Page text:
To indicate that two people possess two or more things separately, they use the apostrophe, and -s if necessary, with both of the nouns: e.g. Paul's and Marysa's cars Kitty's and James' tests

To form the possessive with singular compound nouns and word groups, they add an apostrophe plus -s to the last word:

e.g. my sister-in-law's career the editor in chief's policy

the council president's address

To form the possessive of certain indefinite pronouns, they add an apostrophe plus -s:

e.g. someone's coat no one's fault everybody else's jokes

With indefinite pronouns that do not take the apostrophe, the possessive is formed with of:

e.g. the plans of most, the hopes of many, the triumphs of few.

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The possessive case is used with nouns or pronouns followed by gerunds: e.g. The crowd's cheering could be heard a mile away.

Everyone who hears the young violinist admires the girl's playing.

EXERCISE

Form the possessive case of each word or word group in parentheses:

Example:

The (men) blood pressures were higher than the (women).

The men's blood pressures were higher than the women's.

1. In the myths of the ancient Greeks, the (goddesses) roles vary widely.

2. (Artemis) function is to care for wild animals and small children.

3. (Athena and Artemis) father, Zeus, is the king of the gods.

4. In ancient Athens the myths of Athena were part of (everyone) knowledge and life.

5. (Athena and Poseidon) skills are different, and each promises a special gift to the Athenians.

6. The other gods decide that the (Athenians) lives depend more on Athena than on Poseidon.

An apostrophe, and -s when necessary, is used in common phrases of time and measurement: e.g. . four o'clock five dollars' worth

two weeks' notice a day's work

our money's worth a stone's throw

An apostrophe is used to mark the omission of a letter or letters in a contraction:

e.g. I have finished. I've finished.

He is not here. He's not here.

This does not work. This doesn't work.

They will not stop. They won't stop.

You should have written. You should've written.

An apostrophe is used to mark the omission of numbers in dates: e.g. the election of '92 '67 Chevy the Great Crash of '29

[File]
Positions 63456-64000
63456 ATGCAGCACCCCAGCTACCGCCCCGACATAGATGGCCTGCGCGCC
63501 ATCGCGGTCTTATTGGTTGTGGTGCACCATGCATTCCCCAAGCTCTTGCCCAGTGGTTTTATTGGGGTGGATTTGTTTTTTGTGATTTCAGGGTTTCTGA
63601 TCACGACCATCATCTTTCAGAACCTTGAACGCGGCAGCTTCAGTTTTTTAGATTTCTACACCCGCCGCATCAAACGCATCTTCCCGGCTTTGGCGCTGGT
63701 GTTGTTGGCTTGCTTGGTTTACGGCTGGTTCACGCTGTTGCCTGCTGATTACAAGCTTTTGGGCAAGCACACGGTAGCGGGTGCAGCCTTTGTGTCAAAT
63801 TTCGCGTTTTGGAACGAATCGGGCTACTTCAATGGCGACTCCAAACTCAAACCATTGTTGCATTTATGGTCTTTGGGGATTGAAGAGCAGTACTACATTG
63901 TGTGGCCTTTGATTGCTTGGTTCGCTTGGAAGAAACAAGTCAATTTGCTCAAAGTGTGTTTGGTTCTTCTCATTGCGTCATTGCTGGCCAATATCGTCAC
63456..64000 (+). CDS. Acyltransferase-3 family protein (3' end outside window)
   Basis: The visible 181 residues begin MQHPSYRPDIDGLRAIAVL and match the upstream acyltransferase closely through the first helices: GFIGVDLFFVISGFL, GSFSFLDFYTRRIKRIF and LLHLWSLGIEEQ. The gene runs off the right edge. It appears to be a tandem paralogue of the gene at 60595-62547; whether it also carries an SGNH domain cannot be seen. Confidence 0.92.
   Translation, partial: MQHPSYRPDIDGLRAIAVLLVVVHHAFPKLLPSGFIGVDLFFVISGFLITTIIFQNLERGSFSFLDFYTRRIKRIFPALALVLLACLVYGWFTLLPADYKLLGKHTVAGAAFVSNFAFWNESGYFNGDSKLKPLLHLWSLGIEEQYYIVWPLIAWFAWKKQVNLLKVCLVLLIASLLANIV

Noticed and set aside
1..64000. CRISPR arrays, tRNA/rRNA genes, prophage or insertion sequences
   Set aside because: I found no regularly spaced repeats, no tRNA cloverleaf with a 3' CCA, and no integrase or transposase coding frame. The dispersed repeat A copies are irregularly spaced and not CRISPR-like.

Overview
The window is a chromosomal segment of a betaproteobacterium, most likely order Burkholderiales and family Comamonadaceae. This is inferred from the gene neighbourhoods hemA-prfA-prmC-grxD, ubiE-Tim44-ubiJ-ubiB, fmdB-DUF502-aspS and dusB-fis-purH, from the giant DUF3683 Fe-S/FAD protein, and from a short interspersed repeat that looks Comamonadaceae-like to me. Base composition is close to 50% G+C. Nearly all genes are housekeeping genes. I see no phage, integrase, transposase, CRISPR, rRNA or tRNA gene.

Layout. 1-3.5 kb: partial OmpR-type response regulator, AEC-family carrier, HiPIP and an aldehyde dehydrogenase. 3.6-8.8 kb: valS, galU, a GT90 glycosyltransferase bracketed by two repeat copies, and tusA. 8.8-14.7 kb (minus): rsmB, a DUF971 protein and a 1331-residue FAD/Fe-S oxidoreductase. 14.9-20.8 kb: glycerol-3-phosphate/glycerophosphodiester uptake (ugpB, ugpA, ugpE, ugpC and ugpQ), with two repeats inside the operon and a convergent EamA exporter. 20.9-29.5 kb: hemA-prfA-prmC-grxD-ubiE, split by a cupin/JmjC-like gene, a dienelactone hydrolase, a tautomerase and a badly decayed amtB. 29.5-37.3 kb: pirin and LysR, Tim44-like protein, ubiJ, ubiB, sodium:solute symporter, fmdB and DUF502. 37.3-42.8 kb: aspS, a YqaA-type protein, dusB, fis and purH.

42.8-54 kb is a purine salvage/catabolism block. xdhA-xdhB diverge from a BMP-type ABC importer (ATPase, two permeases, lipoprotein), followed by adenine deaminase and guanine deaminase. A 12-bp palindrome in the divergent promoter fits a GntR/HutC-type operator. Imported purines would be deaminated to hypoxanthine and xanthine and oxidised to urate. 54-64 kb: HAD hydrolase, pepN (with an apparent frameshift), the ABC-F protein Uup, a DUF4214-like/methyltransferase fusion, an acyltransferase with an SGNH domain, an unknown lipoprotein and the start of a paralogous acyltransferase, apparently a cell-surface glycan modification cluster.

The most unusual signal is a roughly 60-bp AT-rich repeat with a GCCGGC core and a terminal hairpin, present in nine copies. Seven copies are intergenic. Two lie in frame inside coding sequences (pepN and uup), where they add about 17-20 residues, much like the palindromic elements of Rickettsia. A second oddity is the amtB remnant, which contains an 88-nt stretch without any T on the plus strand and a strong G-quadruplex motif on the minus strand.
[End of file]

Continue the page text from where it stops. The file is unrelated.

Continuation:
EXERCISE

Form contractions from each set of words below. Use each contraction in a complete sentence.

  1. she would 6. she will

  2. could not 7. hurricane of 1962

  3. they are 8. is not

  1. he is 9. we would

  2. do not 10. will not

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An apostrophe is used to mark plurals of letters and figures: e.g. Give me two 7s.

Write your q's so they don't look like g's. Professor Oxfam gives too many D's.

Note: Do not use the apostrophe and -s to form a possessive when the construction would be cumbersome:

e.g. WEAK: *Questions about the candidate's husband's financial

dealings hurt her campaign.

EDITED: Questions about the financial dealings of the candidate's husband hurt her campaign.

EXERCISE

Improve the punctuation in the following passage by adding or removing apostrophes wherever necessary.

Everyone is talking about Frank Smiths novel. Its plot seems to be based on something that happened to him during his freshman year. Its weird to read about characters youve seen in class or in the students lounge. I dont think there are many of his classmate's who wont be annoyed when they discover theyve been depicted as thugs' and moron's. Its as if Frank thought that his experiences were the same as everyones - Juanitas, Murrays, and Mikes. That kind of thinking can be overlooked in someone whos in his early teen's but it isnt all right for someone in his twenties'.